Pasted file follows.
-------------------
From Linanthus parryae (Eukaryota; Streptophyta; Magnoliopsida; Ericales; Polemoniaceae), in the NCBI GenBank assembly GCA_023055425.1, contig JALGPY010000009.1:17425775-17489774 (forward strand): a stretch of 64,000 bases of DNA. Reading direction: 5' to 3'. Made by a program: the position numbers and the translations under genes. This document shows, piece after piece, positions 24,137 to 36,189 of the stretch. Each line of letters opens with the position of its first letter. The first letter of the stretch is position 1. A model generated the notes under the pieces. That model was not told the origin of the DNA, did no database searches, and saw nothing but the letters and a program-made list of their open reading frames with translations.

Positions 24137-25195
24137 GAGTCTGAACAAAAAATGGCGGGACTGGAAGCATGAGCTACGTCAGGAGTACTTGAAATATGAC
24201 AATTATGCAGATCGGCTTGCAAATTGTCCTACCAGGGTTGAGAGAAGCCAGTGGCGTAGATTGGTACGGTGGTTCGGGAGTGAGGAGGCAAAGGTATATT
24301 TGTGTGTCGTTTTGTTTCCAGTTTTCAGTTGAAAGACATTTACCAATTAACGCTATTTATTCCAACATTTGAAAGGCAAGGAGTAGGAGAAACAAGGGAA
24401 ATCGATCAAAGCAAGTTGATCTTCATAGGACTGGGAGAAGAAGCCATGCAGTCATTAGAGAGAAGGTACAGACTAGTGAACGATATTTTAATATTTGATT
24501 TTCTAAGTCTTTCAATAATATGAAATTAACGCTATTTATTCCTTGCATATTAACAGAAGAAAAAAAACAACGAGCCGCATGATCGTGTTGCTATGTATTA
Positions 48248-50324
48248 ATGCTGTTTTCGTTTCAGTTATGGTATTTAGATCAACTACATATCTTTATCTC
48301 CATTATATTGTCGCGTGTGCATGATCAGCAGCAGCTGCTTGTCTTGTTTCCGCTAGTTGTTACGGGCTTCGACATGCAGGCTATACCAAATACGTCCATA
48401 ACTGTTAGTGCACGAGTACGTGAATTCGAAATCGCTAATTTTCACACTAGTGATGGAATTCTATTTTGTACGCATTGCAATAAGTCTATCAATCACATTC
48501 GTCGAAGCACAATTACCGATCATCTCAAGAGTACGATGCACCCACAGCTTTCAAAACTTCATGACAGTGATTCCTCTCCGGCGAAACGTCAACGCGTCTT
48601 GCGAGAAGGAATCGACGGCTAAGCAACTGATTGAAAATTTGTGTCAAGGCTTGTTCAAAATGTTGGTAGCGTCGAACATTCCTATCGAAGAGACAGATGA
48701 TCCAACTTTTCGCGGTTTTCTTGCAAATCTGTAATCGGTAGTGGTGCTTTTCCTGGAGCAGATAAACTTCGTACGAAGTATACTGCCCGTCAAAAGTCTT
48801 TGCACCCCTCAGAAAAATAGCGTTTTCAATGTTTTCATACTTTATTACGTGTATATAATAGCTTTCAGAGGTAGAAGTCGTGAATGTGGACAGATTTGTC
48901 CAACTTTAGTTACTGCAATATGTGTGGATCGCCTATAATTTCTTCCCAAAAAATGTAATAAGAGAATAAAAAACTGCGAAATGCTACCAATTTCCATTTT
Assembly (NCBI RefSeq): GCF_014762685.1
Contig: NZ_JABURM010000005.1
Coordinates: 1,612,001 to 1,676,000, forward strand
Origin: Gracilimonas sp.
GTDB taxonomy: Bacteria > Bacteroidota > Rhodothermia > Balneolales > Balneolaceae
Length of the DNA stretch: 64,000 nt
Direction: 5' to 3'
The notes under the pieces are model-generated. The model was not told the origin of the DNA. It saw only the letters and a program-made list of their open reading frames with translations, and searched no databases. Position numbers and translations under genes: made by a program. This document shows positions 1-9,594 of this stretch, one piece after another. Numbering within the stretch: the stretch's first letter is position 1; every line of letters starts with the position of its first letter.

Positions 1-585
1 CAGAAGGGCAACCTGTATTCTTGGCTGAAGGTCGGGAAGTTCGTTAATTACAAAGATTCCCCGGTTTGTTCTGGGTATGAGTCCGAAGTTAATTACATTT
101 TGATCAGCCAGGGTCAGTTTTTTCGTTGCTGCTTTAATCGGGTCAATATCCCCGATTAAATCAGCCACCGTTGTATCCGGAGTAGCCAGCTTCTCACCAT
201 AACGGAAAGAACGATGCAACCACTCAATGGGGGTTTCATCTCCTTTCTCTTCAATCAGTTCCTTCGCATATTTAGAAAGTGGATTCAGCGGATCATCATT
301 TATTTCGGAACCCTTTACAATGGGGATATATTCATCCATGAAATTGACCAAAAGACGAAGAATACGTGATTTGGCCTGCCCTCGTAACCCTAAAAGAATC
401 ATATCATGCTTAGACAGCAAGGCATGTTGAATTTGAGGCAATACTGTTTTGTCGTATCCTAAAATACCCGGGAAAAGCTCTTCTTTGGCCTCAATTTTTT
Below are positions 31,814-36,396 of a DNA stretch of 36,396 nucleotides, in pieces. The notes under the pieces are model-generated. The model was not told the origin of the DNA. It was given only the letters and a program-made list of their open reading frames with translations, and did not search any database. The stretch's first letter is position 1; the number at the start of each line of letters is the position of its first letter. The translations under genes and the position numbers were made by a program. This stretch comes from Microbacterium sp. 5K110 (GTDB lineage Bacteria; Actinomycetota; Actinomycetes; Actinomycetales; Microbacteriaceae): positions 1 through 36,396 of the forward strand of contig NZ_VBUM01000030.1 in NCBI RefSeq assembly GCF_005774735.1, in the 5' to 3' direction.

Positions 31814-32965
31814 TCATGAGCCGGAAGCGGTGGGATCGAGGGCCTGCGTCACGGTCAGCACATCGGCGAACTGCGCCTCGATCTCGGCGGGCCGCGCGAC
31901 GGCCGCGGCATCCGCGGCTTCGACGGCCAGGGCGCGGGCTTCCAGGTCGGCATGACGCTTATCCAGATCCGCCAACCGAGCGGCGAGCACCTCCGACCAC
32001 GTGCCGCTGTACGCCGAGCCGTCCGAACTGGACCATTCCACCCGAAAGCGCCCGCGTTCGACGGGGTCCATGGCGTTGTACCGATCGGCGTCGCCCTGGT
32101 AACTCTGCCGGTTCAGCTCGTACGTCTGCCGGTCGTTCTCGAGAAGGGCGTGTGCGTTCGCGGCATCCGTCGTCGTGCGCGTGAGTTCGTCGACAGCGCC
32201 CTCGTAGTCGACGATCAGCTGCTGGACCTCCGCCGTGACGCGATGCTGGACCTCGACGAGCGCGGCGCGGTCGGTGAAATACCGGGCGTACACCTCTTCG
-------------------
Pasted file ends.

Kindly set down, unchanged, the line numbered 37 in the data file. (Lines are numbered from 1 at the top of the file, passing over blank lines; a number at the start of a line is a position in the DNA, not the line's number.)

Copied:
32201 CTCGTAGTCGACGATCAGCTGCTGGACCTCCGCCGTGACGCGATGCTGGACCTCGACGAGCGCGGCGCGGTCGGTGAAATACCGGGCGTACACCTCTTCG